Posted on 14 January 2013.
By: Terry Collins
The movies I generally seek out are those with a superbly directed cast of gifted actors bringing to life a captivating story. Very rare, however, are those movies that leave you stunned, traumatised even, and unable to articulate anything about the cinematic experience just participated in.
On a recent Monday morning, I was invited to attend a secret screening of The Act Of Killing (Jagal in Indonesian), a film most of us in Indonesia will know of, yet have not been able to watch. Nor will we, except perhaps through illegal downloads once it is on general release everywhere but here in mid-year.
Its subject matter is the genocide of supposed ‘communists’, members and associates of the Partai Komunis Indonesia (PKI) in 1965/6 in the aftermath of the takeover of Indonesia by Gen. Suharto, and the role played in the killings by ‘preman’, a word regularly defined in the movie as ‘free men’.
It was while filming The Globalization Tapes (2003), a participatory documentary project made with plantation workers in north Sumatra, that directors Joshua Oppenheimer and Christine Cynn “discovered that … one of the military’s main objectives in the killings was to destroy the anti-colonial labour movement that had existed until 1965, and to lure foreign investors with the promise of cheap, docile workers and abundant natural resources.”
Killers and survivors continued to live in the same villages: the killers were the local power structure. By interviewing them and working their way up the heirachy, in 2004 they met Anwar Congo and Adi Zulkadry, leaders of Pasukan Kodok (Frog Squad) in Medan, the most notorious death squad in North Sumatra.
In their youth, the two older men had been cinema ticket scalpers whose silver screen heroes were simplistic and manly: Congo’s hero was John Wayne.
The film makers offered the two men, along with Congo’s overweight protégé and sidekick Herman Koto who, Congo suggested, could play-act as the Spanish actor Fernando Sancho, the archtypical Mexican heavy in many spaghetti westerns, the opportunity to star in their own film.
Boastful about their killings, they agreed to re-enact their ‘techniques’ and certain incidents. Scenes switch between pre-production, the filmed clips, and then the discussion of them by the actor-participants: “No, we did it this way.” And so we have a film within a film.
An early scene sees them visiting areas of Medan trying to recruit locals who’d be prepared to play distraught women whose husbands and sons were being taken away to be tortured and killed before their bodies were dumped in Deli, the city’s main river.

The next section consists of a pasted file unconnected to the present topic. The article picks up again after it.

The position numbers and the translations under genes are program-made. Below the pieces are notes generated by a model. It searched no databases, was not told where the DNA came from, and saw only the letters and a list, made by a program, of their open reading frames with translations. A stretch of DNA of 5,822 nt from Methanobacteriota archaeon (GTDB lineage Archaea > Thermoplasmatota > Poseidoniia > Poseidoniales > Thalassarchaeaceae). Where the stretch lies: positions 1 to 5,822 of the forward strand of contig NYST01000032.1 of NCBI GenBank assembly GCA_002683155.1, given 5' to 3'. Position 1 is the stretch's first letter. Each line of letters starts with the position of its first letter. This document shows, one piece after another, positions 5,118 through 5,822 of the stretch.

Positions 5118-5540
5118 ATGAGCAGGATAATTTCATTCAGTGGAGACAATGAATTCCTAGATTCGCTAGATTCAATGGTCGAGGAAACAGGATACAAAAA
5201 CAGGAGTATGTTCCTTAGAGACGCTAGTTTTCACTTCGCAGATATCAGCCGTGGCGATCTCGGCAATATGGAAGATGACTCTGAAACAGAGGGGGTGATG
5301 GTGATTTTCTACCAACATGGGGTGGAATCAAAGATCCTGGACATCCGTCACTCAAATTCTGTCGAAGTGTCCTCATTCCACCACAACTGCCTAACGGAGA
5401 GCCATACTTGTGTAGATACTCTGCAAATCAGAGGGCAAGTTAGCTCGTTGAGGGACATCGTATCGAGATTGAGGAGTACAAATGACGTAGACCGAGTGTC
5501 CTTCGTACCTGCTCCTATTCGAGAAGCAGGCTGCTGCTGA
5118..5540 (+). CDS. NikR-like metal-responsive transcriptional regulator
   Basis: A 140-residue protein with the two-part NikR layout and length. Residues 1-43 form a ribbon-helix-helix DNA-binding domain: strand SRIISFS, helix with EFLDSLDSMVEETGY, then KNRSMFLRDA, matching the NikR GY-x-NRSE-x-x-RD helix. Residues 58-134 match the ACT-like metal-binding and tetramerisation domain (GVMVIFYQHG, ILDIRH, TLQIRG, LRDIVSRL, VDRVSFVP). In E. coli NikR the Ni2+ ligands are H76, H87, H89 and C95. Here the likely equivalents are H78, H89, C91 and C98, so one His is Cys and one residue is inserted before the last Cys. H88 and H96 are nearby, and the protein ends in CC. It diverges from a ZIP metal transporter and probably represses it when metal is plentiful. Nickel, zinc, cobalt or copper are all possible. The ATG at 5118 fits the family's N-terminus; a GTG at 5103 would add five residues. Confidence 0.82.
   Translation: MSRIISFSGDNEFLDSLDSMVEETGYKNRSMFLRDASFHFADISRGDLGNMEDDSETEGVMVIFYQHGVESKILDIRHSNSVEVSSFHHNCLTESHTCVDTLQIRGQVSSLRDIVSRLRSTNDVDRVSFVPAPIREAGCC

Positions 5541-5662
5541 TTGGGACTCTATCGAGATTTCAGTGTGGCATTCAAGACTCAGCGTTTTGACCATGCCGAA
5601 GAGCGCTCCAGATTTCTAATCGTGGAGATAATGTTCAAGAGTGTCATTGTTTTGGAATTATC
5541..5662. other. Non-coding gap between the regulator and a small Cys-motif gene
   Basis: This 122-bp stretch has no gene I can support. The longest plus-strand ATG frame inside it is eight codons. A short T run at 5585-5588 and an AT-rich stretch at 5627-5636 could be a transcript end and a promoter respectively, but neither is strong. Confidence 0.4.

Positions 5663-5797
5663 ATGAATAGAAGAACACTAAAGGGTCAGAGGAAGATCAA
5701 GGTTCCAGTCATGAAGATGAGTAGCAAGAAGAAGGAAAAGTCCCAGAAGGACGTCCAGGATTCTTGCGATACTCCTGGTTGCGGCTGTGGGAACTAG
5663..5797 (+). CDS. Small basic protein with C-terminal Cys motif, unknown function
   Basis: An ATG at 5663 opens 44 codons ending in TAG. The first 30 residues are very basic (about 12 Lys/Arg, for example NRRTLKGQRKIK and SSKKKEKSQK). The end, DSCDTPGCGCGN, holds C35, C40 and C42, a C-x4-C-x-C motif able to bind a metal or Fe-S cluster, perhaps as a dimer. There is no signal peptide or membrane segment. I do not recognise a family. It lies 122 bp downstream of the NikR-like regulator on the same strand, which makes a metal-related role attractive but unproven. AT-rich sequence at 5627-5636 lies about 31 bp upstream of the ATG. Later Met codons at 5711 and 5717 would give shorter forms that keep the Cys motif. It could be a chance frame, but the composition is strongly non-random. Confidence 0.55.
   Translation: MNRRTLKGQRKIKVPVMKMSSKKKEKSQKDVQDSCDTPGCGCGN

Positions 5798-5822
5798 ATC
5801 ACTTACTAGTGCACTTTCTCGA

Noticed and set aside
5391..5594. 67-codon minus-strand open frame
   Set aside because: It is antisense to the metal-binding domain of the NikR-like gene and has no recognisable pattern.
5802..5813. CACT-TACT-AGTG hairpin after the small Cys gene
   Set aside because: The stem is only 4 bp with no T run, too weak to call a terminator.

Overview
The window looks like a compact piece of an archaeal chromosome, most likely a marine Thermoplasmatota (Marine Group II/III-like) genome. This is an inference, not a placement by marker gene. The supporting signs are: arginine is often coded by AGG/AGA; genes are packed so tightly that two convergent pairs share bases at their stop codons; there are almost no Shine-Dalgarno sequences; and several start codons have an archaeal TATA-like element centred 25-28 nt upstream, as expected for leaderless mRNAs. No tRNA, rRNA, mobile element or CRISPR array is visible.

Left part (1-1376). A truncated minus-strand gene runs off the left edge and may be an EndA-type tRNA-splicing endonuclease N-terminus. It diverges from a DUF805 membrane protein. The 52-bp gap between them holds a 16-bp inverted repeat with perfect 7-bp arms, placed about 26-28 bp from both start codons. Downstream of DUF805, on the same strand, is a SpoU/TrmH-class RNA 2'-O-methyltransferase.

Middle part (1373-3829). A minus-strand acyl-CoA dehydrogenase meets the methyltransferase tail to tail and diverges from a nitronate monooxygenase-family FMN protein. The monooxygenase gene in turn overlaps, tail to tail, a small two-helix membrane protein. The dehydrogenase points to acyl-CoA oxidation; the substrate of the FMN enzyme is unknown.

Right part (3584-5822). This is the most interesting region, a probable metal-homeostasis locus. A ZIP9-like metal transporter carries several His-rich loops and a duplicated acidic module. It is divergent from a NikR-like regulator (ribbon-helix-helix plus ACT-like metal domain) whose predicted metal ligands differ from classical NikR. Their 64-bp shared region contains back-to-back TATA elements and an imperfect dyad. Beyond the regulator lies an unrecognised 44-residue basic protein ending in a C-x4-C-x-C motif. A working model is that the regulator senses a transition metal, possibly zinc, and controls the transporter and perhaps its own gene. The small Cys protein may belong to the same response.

In one area, Congo says that they wouldn’t find any recruits there because “this is a communist area.” Such banality and insouciance is commonplace for much of the film.
Among the print machinery of the Medan Pos, the newspaper publisher, Ibrahim Siruk, says that he’d decided who’d be killed: “My job was to make people hate them – and beat them to a pulp.”
This was eagerly done by the Frog Squad. Congo takes the film crew up to the open roof area where he acts out how he would use a length of wire to murder his victims. He explains that knives and bludgeoning had produced too much blood “which left a bad smell.”
These aging thugs are well-entrenched within today’s power circle and Congo is a hero to many. For example, the then North Sumatra governor Syamsul Arifin glowingly describes how Congo looked after him through his childhood.
(In 2011, Arifin was jailed for six years for corruption, causing state losses of Rp.102 billion (c.$103.3 million) whilst Langkat regent from 2000 to 2007)
We see Congo fêted at an open air rally by Yapto Soerjosoemarno, the leader of Pemuda Pancasila (PP), the paramilitary organisation with, it claims, three million members. In 65/6, PP ran death squads for the Indonesian army, murdering thousands of alleged communists and Chinese Indonesians across the province of North Sumatra.
Soerjosoemarno, who in 1980 was ‘appointed’ by PP’s death squad leaders, then addresses the troops: “We have too much democracy – it’s chaos.”
At an indoor rally, PP is addressed by SBY’s then vice-president, Jusuf Kalla. He says, “Preman means ‘free men’. We need gangsters to get things done.”
Perhaps even more shocking is the arrival at the location of the re-enactment of a raid on a village harbouring ‘communists’ of the then Deputy Youth Empowerment Minister Sakhyan Asmara, dressed in his PP orange military-style uniform. He advised the amateur actors to show more realism. He left, and they did, leaving several women and children in hysterics, perhaps reliving residual memories from their family histories.
With that support, it is little wonder that Congo and Zulkadry, who at one point is seen wearing a T-shirt with the word ‘Apathetic’ writ large, demonstrated little remorse.
The final scene, though, may yet prove the true worth of this film.
Congo agrees to play a role as a prisoner about to be garrotted; there are two takes, after which he says, “I can’t do that.”
He then revisits the upstairs killing zone of the Medan and says, “I knew it was wrong, but I had to do it.” He retches once, twice, with his head turned away from the camera, and at the last he is seen standing alone, silent in contemplation.
The version we watched was long, perhaps too long. Yet I couldn’t leave until the end when we stood up silently and went our separate ways, traumatised and unable in that moment to articulate what we’d just witnessed cinematically. As another reviewer has said, “The Act of Killing is a film that is essential and enraging, it begs to be seen, then never watched again.”